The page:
‘Always … Patsy Cline’ Is Probably Better from the Front Row

On at Taproot now through April 6, Cline is a fun show with a weak script and lackluster volume and staging.


Patsy Cline has one of those voices that’s so rich, you can just close your eyes, tilt your head back, and let her take it away. Turn it up and you can pretty well soar off to wherever you want to.

Taproot’s current production of the show Always … Patsy Cline, however, is not that. There are some admirable qualities about the production, but a few significant issues get in the way of it being a transformative experience.

First, let’s start with the thing they can’t do anything about: the script (written by Ted Swindley). It’s paper-thin. Not really a play nor a musical, the show is closer to a revue with some talking in between. That’s far from a fatal flaw — I greatly enjoyed ACT’s 2015 production of Jacques Brel Is Alive and Well in Paris, for example, which had even less in the script department than this did. (Incidentally, it was also the first time I saw Cayman Ilika, I think, who plays the title role here.) But here the script is so contrived that, at points, it’s just distracting — like when Cline goes straight from shooting whiskey in the living room to singing lullabies in the child’s room of someone she just met. The two-song detour there feels forced, and a detour we’re forced along on for no apparent reason.

All that said — who cares? It’s surmountable.

What’s much harder to overcome are the staging (with direction by Karen Lund) and the volume, both of which are crucial to the show.


If you see the show, you’ll probably have a good time, and be happy that Cline left such a rich musical legacy in such a short number of years. It’s just a shame they didn’t let that voice be the stunner it is.

To the volume, that’s easily solved: turn up the mic. The five-piece band — the Bodacious Bobcats Band, who performed wonderfully — was clean, clear, and right-on for volume. They sounded great. Ilika as Cline, however, was either turned way down or not mic’d at all, with the result being she was almost always overwhelmed by the band (which, again, wasn’t particularly loud). When the audience got to clapping along (prodded by the actors), hearing her was pretty well a lost cause.

And that’s a problem. Ilika has a beautiful voice. Let me be clear: there’s only one Patsy Cline, who would be 86 years old at this point and Ilika clearly ain’t her. But Ilika did manage to do a damn good job with Cline’s stunning vocals, and pulled off the look rather well, too. To have her vocals turned down so low was a travesty — and one so easily resolved.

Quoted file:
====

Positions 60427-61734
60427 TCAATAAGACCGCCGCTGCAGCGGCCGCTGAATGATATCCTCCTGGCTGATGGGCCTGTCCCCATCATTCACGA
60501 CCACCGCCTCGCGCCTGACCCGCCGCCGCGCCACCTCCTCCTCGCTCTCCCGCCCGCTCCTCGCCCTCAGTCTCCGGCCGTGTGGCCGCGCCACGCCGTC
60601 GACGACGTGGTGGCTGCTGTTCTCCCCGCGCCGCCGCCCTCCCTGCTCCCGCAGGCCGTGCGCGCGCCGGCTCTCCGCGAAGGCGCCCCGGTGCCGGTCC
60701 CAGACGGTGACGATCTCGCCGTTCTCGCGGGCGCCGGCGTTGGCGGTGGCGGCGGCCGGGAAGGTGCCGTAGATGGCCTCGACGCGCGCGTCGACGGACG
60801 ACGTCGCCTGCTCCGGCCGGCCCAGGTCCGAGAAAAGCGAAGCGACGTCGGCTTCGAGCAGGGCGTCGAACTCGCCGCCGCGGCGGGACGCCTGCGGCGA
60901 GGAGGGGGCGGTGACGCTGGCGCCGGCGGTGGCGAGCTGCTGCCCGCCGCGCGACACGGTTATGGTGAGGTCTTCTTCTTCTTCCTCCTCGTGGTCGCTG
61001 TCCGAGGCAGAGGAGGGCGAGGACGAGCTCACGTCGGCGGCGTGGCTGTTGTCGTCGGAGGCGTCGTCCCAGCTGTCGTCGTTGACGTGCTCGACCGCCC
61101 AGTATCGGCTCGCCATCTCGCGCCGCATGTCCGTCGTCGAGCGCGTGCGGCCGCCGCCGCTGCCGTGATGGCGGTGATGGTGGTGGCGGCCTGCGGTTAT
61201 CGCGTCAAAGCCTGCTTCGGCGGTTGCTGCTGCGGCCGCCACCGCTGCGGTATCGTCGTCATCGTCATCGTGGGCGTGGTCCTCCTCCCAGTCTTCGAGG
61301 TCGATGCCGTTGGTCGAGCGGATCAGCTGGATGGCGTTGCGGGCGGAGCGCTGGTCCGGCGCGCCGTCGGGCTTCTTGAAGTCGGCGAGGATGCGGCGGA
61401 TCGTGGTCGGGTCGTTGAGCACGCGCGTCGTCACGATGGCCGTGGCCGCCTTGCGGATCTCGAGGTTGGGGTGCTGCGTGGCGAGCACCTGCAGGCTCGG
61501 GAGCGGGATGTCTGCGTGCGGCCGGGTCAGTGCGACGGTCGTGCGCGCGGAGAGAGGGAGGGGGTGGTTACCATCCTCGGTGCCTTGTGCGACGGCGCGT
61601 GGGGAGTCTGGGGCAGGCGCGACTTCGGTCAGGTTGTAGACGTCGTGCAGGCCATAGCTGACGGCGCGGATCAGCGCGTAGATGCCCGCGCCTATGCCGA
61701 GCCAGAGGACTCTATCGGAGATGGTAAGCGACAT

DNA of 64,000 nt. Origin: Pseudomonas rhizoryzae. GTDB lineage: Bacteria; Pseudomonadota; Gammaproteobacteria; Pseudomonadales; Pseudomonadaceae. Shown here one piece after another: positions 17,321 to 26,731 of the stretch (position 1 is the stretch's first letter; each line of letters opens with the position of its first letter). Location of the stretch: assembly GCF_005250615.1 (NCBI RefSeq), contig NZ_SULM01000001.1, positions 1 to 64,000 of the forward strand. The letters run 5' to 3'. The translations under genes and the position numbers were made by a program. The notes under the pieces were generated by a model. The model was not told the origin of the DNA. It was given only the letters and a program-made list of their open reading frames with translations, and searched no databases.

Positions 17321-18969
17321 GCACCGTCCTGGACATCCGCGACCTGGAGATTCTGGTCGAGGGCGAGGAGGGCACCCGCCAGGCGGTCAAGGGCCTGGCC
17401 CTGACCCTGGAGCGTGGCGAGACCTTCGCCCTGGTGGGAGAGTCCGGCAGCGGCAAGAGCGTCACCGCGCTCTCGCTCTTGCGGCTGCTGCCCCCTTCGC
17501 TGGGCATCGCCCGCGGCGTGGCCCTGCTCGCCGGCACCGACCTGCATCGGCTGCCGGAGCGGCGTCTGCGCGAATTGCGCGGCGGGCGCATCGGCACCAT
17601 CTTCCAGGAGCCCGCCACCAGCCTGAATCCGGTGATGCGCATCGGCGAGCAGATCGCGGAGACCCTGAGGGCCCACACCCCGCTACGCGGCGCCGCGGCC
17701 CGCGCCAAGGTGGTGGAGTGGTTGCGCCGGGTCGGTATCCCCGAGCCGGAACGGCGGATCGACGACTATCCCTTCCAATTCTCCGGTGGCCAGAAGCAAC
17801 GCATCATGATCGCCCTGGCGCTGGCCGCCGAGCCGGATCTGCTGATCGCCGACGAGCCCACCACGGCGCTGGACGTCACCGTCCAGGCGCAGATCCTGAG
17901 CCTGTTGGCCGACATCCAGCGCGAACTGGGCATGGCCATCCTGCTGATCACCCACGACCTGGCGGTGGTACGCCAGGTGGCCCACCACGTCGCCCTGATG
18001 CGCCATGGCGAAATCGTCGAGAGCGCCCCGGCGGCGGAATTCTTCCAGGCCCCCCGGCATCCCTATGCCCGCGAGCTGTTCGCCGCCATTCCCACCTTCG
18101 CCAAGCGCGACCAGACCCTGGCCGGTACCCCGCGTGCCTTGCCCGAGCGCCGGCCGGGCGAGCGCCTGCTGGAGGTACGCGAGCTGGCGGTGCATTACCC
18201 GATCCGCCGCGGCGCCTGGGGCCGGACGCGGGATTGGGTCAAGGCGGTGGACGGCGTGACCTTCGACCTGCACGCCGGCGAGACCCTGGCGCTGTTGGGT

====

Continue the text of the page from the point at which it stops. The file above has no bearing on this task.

The staging, meanwhile, is not so easily fixed. The fact is, the deep rake of the Isaac Studio Theater just isn’t an appropriate one for this show. Most of it is supposedly set in a highway honky tonk which, no matter how big of one it is, is not going to have Tacoma Dome-style arena seating. This show could be much better set in the main stage theatre which, even with its deep thrust that can be awkward to work with, would be a much better overall arrangement because of its better resemblance to an actual music venue (which often will include balconies along with their floor seating).

Last season, ArtsWest was kind of a game-changer with the way I view staging, and especially shows of this kind. In Lady Day at Emerson’s Bar and Grill and Hedwig and the Angry Inch, shown in repertory, ArtsWest converted its wide/shallow thrust theatre into a veritable cabaret, with (faux) candle-lit tables right in front of the stage and interspersed in back. In between were the regular theatre seats, which worked fine, too.

Cayman Ilika (left, as Patsy Cline) and Kate Jaeger (right, as superfan Louise Seger). The creepy coffin-beds are in the background. Photo by Robert Wade.

If Taproot can mimic a music club like that, grand. But really, anything but a steep rake. She’s on a stage — why are we all looking down on her? And also, why are there weird projections on three big backdrops going on at close to eye-level (from somewhere up on the steep rake) that add little to the production?

Alright. If you can get past all of that … This production does have a lot of things going on for it, and it’s all of the hard things.

Ilika is fabulous as Cline. Kate Jaeger makes the most of a fairly sparse role (remember that thin script?) as an adoring fan who made fast and lasting friends with Cline. (Apparently by this point that should be a given, since they’ve played the roles twice together before, but this was my first experience with the show.) The costumes worked well; the band was great; and the stage and lights surrounding them looked good.

It was pretty disorienting, however, to walk back into the theatre from intermission and see a bed that looked an awful lot like a coffin with a blanket draped over it, given that — spoiler alert! — Cline died suddenly, tragically, at a young age and with the sky the limit in her career.

It’s largely the fact of Cline’s tragic, early death that makes this show feel like a piece of keeping her musical legacy alive. And in that role, Always … Patsy Cline serves an important purpose. As a script in its own right, however, it’s a pretty weak one, telling very little about Cline’s life and giving the audience barely a narrative to lean into.

If you see the show, you’ll probably have a good time, and be happy that Cline left such a rich musical legacy in such a short number of years. It’s just a shame they didn’t let that voice be the stunner it is.

Always … Patsy Cline runs through 4/6 at Taproot Theatre’s Isaac Studio in Greenwood. Tickets $35, available here. For showtimes, visit Calendar page. Accessibility notes: restrooms are all multi-stall and gendered; theatre and common areas are wheelchair accessible.

Chase D. Anderson is Editor & Producer of